World Community recommends the following links for watching more great documentary films:
Film offers us a powerful tool to raise awareness of important issues not covered by the corporate news. Our goal is to provide citizens of the world with the information and perspectives essential to creating a more just, sustainable, and democratic society. Our website has cataloged over 3000 of the best documentaries, short films and videos that can be watched free online, sorted into 40 subjects related to changing the world. And, since there’s still so much to learn about that isn’t featured in a film, we’ve also cataloged a fair amount of articles, too.
Featuring over 3,000 productions. Films on this site can be streamed free of charge, or downloaded for your personal use for a small fee. We also offer educational works on a subscription basis to schools and institutions. Our Collection includes documentaries, animations, experimental films, fiction and interactive works. We showcase films that take a stand on issues of global importance that matter to Canadians—stories about the environment, human rights, international conflict, the arts and more.
Dancing Round the Table - Click Here to watch part one, part two. A documentary about the Conferences on the Constitutional Rights of the Aboriginal Peoples of Canada (1983-85), focusing on the concept of self-government. Very important recent history for anyone interested in the current stae of relations between First Nations and the Canadian state. There is a focus on local First Nations activists Bill Wilson and his mother Ethel Pearson.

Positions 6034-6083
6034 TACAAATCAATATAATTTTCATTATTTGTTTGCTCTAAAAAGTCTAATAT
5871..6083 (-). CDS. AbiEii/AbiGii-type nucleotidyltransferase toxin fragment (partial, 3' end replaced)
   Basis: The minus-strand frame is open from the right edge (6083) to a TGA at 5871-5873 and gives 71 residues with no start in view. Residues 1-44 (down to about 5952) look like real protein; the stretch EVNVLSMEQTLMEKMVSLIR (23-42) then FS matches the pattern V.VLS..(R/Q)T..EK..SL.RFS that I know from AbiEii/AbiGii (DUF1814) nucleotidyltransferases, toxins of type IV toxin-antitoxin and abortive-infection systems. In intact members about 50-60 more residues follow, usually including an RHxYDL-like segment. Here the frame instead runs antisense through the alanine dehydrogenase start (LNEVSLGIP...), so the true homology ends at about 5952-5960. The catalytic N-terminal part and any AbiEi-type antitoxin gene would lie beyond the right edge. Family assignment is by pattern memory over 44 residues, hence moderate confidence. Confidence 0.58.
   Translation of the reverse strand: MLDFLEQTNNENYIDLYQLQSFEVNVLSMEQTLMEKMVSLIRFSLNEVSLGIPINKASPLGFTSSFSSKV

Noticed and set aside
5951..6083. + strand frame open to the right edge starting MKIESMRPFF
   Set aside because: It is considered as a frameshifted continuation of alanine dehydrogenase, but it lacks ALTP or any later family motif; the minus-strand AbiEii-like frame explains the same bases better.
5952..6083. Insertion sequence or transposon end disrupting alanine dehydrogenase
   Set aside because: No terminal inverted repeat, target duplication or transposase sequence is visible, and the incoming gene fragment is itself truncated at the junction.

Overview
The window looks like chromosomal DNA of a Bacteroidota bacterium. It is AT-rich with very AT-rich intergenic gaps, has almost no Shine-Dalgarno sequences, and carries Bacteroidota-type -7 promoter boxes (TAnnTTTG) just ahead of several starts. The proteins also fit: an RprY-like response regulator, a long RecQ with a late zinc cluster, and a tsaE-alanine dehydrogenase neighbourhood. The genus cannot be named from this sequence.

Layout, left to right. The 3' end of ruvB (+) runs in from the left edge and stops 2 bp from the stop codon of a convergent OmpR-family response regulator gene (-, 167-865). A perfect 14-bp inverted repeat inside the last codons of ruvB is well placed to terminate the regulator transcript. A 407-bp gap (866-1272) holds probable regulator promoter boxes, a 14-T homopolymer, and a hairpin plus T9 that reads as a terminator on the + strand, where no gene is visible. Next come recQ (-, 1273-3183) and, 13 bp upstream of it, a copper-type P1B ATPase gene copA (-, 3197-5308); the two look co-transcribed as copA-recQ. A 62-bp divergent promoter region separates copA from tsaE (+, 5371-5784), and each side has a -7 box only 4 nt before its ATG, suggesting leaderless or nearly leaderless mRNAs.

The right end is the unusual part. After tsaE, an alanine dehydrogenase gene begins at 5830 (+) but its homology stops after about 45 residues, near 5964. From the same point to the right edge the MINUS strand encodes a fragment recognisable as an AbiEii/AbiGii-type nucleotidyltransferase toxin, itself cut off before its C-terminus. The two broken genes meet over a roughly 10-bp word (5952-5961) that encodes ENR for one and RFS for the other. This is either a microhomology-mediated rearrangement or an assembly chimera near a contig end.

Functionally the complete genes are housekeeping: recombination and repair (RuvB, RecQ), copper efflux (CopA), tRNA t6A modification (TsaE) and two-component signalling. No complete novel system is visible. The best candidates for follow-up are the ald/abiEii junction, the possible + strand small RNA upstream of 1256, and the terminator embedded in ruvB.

No Turning Back - Click here and search title
After barricades came down, the Royal Commission on Aboriginal Peoples was created. It travelled to more than 100 communities and heard from more than 1,000 representatives. For two-and-a-half years, teams of Native filmmakers followed the Commission on its journey.
My Name is Kahentiiosta - Click here to watch This documentary short by Alanis Obomsawin tells the story of Kahentiiosta, a young Kahnawake Mohawk woman arrested after the Oka Crisis’ 78-day armed standoff in 1990. She was detained 4 days longer than the other women. Her crime? The prosecutor representing the Quebec government did not accept her aboriginal name.
Is the Crown at War With Us? Click here to watch It was the summer of 2000 and the country watched with disbelief as federal fishery officers appeared to wage war on the Mi’gmaq fishermen of Esgenoopetitj, or Burnt Church, New Brunswick. Why would officials of the Canadian government attack citizens for exercising rights that had been affirmed by the highest court in the land? What happened at Burnt Church?
Alanis Obomsawin casts her cinematic and intellectual nets into history to provide a context for the events on Miramichi Bay. Delineating the complex roots of the conflict with passion and clarity, she builds a persuasivedefence of the Mi’gmaq position. Obomsawin’s numerous credits include Incident at Restigouche (1984) and Kanehsatake 270 Years of Resistance (1993). With Is the Crown at war with us?, she once again offers compelling insight into the complex relationship between Canada and its Indigenous peoples.
You Are on Native Land Click here to watch
A film report of the 1969 protest demonstration by the Kanien’kéhaka (Mohawk) of St. Regis Reserve on the international bridge between Canada and the United States near Cornwall, Ontario. By blocking the bridge, which is on the Reserve, and causing a considerable tie-up of motor traffic, they drew public attention to their grievance. The community was prohibited by Canadian authorities from duty-free passage of personal purchases across the border; a right established by the Jay Treaty of 1794. The film shows the confrontation with police, and ensuing action.